I’ve been thinking about relationships a lot lately, about the many different faces a friendship or relationship can assume. Qualifying relationships has never been easy for me, but after recently bumping into the term “squish” for the first time in a long time I’ve started to unravel some of my confusion.
First, let’s make sure we’re all on the same page in terms of vocabulary with the help of this useful image.
If you’re like me, all of these were familiar except squish. I had heard the term before, but hadn’t paid it much heed. This time, however, it resonated with me.
A lot of people I know meet people and immediately categorize them into friends or potential partners. I don’t do this; I meet a person and determine whether or not I want to get to know them through friendship first. Perhaps there is sexual attraction, but not always. Through getting to know them I can eventually decide whether or not I have a romantic interest, but until that happens everyone is basically in the same boat, regardless of whether it ultimately turns out to be a squish or a crush.
It’s a little bit like German speakers who learn English. In German, like in English, you have the simple past (I fucked) and present perfect (I have fucked) tenses. However, unlike English, these two tenses can be used interchangeably in German. Thus, “Ich fickte ihn gestern” (I fucked him) and “Ich habe ihn gestern gefickt” (I have fucked him yesterday) would both be translated into proper English as “I fucked him yesterday.” One difference is that simple past is primarily used in written German and present perfect is used more frequently in spoken German, which to some extent explains why many German speakers have difficulty understanding the difference between these two tenses when they speak English.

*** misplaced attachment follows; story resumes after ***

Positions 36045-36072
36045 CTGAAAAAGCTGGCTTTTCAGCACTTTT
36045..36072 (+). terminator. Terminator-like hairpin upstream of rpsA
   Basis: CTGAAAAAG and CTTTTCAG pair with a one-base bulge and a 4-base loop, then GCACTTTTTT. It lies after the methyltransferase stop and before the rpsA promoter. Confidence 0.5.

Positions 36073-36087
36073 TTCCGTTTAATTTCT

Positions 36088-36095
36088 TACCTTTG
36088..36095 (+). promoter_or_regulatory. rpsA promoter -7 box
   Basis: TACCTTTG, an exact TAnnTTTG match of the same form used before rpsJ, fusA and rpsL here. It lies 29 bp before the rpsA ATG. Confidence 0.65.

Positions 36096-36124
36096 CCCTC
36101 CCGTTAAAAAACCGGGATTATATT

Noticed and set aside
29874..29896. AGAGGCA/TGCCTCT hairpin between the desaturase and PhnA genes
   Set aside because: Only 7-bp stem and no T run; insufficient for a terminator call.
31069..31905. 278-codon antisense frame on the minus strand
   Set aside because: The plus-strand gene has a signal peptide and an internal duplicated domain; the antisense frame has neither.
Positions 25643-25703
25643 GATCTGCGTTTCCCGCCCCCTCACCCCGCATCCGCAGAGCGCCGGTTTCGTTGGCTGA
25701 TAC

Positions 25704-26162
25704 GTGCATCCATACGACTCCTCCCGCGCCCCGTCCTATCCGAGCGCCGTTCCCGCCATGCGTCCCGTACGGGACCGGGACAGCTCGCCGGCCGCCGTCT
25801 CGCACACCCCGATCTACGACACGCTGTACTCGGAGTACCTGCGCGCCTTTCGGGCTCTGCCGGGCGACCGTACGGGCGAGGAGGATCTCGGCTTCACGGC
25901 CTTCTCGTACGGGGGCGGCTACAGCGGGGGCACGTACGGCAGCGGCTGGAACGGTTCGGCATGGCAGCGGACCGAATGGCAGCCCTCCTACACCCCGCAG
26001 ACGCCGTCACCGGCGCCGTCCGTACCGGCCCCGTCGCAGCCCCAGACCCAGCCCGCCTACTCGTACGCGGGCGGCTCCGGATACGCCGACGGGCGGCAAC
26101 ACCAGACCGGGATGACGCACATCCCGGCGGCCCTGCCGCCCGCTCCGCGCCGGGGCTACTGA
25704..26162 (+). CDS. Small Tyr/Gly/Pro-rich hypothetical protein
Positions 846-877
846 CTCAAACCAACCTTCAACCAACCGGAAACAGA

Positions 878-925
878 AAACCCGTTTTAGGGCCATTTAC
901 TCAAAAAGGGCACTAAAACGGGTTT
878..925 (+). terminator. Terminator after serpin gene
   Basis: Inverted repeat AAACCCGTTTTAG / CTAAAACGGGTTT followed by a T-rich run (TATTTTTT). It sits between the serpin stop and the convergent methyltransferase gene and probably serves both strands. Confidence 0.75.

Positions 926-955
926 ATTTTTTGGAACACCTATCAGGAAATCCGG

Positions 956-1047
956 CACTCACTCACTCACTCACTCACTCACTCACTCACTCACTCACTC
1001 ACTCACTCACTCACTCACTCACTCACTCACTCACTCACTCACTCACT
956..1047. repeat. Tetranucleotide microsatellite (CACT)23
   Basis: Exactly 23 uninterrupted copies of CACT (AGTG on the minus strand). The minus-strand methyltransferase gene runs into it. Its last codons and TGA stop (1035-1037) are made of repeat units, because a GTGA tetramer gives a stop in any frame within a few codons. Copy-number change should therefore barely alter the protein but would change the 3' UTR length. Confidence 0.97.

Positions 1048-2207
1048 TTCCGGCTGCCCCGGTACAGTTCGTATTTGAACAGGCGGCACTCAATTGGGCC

And so it is for me with squishes and crushes. I get that there is a difference between the two, but I don’t quite know how to apply them separately when I get to know new people—at least in the beginning stages.
One example of what I mean happened a few months ago. I’d been spending a lot of time with a guy who I liked having around. But I was unclear as to whether or not I was interested in something romantic with him. He also happens to be someone with whom I would enjoy cuddling (sensual attraction) and fucking (sexual attraction), which for a lot of people denotes something more in the direction of romantic attraction. Despite the various attractions, I just couldn’t decide whether I liked him like like him or liked him like like him like him (ahh, what sweet high school memories that phrase brings to mind).
At some point I asked him why it was we had stopped cuddling even though we had both previously admitted to liking it, and he replied that cuddling was something that for him was more appropriate with a boyfriend. Upon hearing this it became immediately clear to me that what I was feeling was a squish; when it became a concrete question of a romantic relationship I realized that wasn’t something I desired despite being open to all the rest. But I was only able to determine whether my feelings constituted a squish or a crush once the relationship issue had been forced on the table.
Another example happened with a straight friend of mine. We got very close, and other friends jokingly insisted that I must have a crush on him. For me it was always a bromance, but even at the time I had to admit that I was behaving in a way that might be misconstrued as a crush because I felt that same strong attraction to his personality that is often attributed to a crush. Eventually my friends’ teasing caused a lot of doubt and I felt compelled to discuss it with him just to make sure that he and I both knew there was no romantic attraction.
But here’s the catch: I do love him. Obviously saying two guys are in a bromance implies a certain level of love between the two guys, and the fact that this portmanteau includes the word romance would suggest a certain romantic aspect to the relationship, something deeper than just friendship.